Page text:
BACKGROUND: The increased survival after a severe acquired brain injury (sABI) raise the problem of making most effective the treatments in Intensive Care Unit (ICU)/Neurointensive Care Unit (NICU), also integrating rehabilitation care. Despite previous studies reported that early mobilization in ICU was effective in preventing complications and reducing hospital stay, few studies addressed the rehabilitative management of sABI patients in ICU/NICU.
AIM: To collect clinical and functional data about the early rehabilitative management of sABI patients during ICU/NICU stay.
DESIGN: Prospective, observational, multicenter study.
SETTING: Fourteen facilities supplied by intensive neurorehabilitation units and ICU/NICUs.
POPULATION: Consecutive sABI patients admitted to ICU/NICU.
METHODS: Patients were evaluated at admission and then every 3-5 days. Clinical, functional and rehabilitative data, including Glasgow Coma Scale (GCS), Disability Rating Scale (DRS), The Rancho Los Amigos Levels of Cognitive Functioning Scale (LCF), Early Rehabilitation Barthel Index (ERBI), Glasgow Outcome scale (GOS) and Functional Independence Measure (FIM) were collected.
RESULTS: One hundred and two patients (F/M 44/58) were enrolled. The mean duration of ICU stay was 24.7±13.9 days and the first rehabilitative evaluation occurred after 8.7±8.8 days. Regular postural changes and multijoint mobilization were prescribed in 63.7% and 64.7% cases, respectively. The mean session duration was 38±11.5 minutes. Swallowing evaluation was performed in 14.7% patients, psychological support was provided to 12.7% of patients' caregivers, while 17.6% received a psycho-educational intervention, and 28.4% were involved in interdisciplinary team meetings. The main discharge destinations were Severe Acquired Brain Injury rehabilitation units for 43.7%, intensive neurorehabilitation units for 20.7%.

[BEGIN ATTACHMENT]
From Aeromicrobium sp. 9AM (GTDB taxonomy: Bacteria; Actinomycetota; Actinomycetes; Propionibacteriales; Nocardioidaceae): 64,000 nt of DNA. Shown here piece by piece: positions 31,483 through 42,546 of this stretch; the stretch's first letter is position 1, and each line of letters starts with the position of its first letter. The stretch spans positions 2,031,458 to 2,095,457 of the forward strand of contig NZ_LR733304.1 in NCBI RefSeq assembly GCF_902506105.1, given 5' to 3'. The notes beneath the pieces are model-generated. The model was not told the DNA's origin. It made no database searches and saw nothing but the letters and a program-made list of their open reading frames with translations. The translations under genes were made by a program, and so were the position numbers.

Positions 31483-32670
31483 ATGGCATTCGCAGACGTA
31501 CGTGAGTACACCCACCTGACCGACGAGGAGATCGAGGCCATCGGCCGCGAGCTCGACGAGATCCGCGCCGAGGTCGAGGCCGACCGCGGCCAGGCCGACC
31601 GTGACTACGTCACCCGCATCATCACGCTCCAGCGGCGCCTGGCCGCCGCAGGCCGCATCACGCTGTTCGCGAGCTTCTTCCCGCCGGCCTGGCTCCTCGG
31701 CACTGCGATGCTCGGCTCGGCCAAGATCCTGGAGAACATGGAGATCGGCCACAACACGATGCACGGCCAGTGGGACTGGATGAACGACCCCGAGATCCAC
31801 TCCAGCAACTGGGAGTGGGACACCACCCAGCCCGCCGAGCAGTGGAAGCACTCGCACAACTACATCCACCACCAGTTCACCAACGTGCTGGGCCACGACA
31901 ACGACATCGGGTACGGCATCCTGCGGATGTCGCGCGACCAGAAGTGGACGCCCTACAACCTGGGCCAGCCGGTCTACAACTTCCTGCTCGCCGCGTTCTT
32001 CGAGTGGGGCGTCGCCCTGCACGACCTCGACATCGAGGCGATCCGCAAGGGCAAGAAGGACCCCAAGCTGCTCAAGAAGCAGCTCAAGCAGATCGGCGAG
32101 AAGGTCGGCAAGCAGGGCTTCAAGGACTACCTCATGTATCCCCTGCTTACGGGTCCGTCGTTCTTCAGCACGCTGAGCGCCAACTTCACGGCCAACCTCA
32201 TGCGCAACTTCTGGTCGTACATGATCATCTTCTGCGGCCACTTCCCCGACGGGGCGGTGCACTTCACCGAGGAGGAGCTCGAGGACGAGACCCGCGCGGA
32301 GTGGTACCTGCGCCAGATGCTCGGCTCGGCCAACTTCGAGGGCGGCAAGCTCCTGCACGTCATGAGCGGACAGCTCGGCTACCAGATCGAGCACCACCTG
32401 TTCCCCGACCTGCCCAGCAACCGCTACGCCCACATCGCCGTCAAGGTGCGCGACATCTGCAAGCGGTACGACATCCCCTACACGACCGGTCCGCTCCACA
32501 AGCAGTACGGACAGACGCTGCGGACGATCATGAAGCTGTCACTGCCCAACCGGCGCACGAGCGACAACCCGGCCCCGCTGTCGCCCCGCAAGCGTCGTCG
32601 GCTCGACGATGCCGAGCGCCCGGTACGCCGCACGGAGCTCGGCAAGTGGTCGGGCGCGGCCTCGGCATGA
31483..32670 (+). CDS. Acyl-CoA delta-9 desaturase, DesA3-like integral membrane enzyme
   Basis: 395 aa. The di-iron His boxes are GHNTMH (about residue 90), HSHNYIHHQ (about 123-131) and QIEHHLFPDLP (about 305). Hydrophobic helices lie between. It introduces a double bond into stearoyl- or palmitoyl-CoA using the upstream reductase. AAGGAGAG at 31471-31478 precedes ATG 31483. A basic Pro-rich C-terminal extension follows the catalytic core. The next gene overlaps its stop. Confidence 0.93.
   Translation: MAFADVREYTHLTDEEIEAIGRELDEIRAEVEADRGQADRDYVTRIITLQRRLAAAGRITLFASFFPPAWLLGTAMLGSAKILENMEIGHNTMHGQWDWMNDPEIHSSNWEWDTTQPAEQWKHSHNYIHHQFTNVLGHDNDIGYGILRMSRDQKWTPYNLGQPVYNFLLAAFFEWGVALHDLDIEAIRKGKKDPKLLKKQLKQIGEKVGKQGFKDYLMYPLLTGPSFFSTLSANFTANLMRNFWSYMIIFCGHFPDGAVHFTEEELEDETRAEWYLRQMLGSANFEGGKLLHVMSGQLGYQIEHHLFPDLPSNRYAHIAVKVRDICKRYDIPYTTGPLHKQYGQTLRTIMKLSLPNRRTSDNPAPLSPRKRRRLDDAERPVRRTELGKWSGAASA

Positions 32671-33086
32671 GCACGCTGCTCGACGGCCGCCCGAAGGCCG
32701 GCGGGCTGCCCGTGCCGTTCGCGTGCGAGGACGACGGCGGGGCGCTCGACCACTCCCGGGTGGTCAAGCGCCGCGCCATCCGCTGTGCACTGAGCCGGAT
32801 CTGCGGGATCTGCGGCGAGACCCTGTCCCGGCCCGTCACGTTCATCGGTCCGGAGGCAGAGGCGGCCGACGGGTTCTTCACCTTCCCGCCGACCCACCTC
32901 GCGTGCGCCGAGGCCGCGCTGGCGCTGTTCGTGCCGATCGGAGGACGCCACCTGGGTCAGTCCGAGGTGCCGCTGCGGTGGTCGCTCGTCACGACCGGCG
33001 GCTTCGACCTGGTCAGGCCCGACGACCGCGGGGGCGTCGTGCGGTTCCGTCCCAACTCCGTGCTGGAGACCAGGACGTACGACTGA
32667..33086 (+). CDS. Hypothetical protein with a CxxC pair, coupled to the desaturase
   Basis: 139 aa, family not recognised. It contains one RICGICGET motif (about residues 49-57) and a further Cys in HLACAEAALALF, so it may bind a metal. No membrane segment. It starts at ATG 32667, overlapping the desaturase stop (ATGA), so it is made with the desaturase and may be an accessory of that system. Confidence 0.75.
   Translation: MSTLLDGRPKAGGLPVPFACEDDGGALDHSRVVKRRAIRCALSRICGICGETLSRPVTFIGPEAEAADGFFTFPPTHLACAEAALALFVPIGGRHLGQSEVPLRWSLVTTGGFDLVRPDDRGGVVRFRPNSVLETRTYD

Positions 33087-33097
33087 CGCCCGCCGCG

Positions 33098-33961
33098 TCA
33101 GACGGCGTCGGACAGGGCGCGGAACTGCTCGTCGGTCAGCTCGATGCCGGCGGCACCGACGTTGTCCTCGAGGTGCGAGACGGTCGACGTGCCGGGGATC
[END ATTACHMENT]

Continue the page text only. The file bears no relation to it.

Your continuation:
CONCLUSIONS: Data showed that early rehabilitation was not diffusely performed in sABI subjects in ICU/NICU and rehabilitative interventions were variable; one-third of subjects were not referred to dedicated rehabilitation unit at discharge.
CLINICAL REHABILITATION IMPACT: The study stresses the need to spread and implement a rehabilitative culture also for critical ill patients due to neurological diseases.
|Number of pages||11|
|Journal||European Journal of Physical and Rehabilitation Medicine|
|Publication status||Published - Feb 2016|
- Brain Injuries
- Critical Care
- Glasgow Coma Scale
- Intensive Care Units
- Middle Aged
- Prospective Studies
- Recovery of Function
- Treatment Outcome
- Journal Article
- Multicenter Study
- Observational Study